I am a senior manager in the workplace, but I feel I am treating my staff like crap because of my mood swings; what do I do?

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Mood swings or rapid changes in one’s emotional state result from environmental circumstances and others’ behavior. It may occur due to a physical or mental health condition or no apparent cause. General moodiness, to some extent, is typical in many individuals, but extreme mood changes are concerning for the person himself and those around him. This may harshly affect your connection and dealing with other people.

A frustrated and angry reaction after you miss an appointment or deadline or face some loss is understandable and expected. But mood swings may be caused by various internal and external factors and negatively affect one’s performance and those working around them. Some significant causes of mood swings are stress, anxiety, depression, postpartum depression, bipolar disorder, borderline personality disorder, pregnancy, seasonal affective disorder (SAD), attention deficit hyperactivity disorder (ADHD), disturbed sleep habits, and changes caused by the menstrual cycle.

As a manager, you must deal with many people, including your staff and clients. If you suffer from mood swings, you may treat your staff like crap and deal with them rudely. This affects your mental health and connections and decreases the productivity and functioning of your staff. They always seem to avoid you and are always searching for ways to which conferences they can avoid. You are letting your mood govern your emotions and actions, and that’s just not fair or effective. So, this must be dealt with, and you must find some ways to manage your mood swings, a few of which we’ll discuss here,

  • Don’t take it personally; whatever your employees and staff do and say they are doing for the company, that does not affect you personally. So, do not consider it personal, and keep in mind that there may be something going on in your mind, and it’s not the staff that is wrong. Try to engage as little as possible with your staff when you have mood swings and consider measures to manage your swings.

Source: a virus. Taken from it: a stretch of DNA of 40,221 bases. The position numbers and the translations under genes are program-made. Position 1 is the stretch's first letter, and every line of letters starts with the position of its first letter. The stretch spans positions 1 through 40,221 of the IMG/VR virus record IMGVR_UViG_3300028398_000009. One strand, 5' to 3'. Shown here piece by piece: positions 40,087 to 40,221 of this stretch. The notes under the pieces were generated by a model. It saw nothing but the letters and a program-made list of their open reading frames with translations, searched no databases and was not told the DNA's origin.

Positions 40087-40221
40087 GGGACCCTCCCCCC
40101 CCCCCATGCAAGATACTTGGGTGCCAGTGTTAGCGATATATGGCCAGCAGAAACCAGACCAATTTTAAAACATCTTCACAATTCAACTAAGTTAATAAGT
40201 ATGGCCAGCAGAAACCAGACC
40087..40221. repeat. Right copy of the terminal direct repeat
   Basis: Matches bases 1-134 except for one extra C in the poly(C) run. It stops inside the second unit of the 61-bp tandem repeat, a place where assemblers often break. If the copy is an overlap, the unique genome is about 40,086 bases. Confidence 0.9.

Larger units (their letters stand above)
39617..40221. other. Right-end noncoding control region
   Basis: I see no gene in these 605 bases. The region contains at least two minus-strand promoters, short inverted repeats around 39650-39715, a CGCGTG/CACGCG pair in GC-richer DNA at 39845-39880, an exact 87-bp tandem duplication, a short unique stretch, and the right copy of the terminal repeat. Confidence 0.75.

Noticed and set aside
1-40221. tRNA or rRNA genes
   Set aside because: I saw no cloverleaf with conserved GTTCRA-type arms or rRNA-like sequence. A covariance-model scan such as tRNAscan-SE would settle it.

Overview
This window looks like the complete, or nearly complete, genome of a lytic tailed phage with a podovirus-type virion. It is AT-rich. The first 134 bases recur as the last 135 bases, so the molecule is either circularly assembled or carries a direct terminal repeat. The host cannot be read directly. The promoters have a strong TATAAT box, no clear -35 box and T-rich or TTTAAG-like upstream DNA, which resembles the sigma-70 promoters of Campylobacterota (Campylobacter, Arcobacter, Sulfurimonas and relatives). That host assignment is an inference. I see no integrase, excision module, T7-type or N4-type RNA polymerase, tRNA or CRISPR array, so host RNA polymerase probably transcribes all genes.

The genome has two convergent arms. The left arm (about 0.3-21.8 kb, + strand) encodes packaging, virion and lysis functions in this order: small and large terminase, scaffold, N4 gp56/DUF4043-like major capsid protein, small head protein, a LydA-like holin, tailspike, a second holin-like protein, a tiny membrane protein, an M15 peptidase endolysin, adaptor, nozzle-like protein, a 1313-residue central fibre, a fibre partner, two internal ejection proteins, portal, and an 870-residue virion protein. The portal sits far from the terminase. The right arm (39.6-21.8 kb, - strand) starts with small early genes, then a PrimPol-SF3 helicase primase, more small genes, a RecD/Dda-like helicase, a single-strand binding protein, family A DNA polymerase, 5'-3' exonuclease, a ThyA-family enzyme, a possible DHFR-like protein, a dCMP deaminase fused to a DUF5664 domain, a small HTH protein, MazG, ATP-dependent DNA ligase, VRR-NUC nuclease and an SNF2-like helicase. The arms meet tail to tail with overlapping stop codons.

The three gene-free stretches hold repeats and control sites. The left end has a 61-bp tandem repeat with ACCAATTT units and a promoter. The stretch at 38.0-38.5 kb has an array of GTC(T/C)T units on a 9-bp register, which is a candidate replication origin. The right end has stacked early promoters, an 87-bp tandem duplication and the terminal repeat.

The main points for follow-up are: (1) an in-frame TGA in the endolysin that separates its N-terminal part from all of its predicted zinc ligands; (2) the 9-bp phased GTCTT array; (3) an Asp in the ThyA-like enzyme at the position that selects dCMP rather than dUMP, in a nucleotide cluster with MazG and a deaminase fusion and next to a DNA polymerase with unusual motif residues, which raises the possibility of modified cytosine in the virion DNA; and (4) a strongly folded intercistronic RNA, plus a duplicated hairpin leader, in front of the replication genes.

• If your mood swings are becoming severe and getting out of control, the next thing you must do is go to your doctor and get help. There’s help available for you there, and your healthcare professional will rule out if anything physical or mental is going on with you.
  • Once physical causes have been ruled out, consider your mental health professional and therapy personnel to help you with your mental ups and downs. Treatment with therapy is another helpful tool and has been proved to help process emotions and coping skills better.
  • Stay socially connected, as being around friends and family will make it easier to manage your anxiety and depression. Social support is crucial in managing your mood swings and other mental conditions.
  • Food is fuel and eating junk food too much may also affect your mood and mind, so take some time to adjust your diet and make healthier food options. Do research and find healthier alternatives to what appeals to you.
  • Get regular exercise and make sure to get plenty of sleep. Exercise is beneficial for your mind, and that does not necessarily be heavy weightlifting in the gym. A light walk for half an hour in the morning is also beneficial. Besides, getting good sleep is imperative to your health and daily function and is a time to recharge your body and get away from fatigue and stress. Too much and too little sleep can negatively impact your body, so get 7 to 8 hours of quality sleep each night.

Managing mood swings is difficult, but you are not alone in this; reach out to other people facing the same condition, and you can exchange tricks to better manage your situation. Also, get help from a mental health professional, or coach, as they are there for you. Soon, you will notice betterment in your conditions and see yourself treating your staff and employees better.

References:

What are Mood Swings and How to Manage Them (centerstone.org)

What to Do When a Co-worker’s in a Bad Mood | The Muse

9 Ways To Deal With Difficult Employees (forbes.com)

How Managers Make Unwanted Employees Go Away – ToughNickel

How to Deal with a Boss Who Behaves Unpredictably (hbr.org)

Rapid Mood Swings: Causes and When to See Your Doctor (healthline.com)

Tips for Managing Mood Swings | Family Psychiatry of North Jersey (familypsychnj.com)

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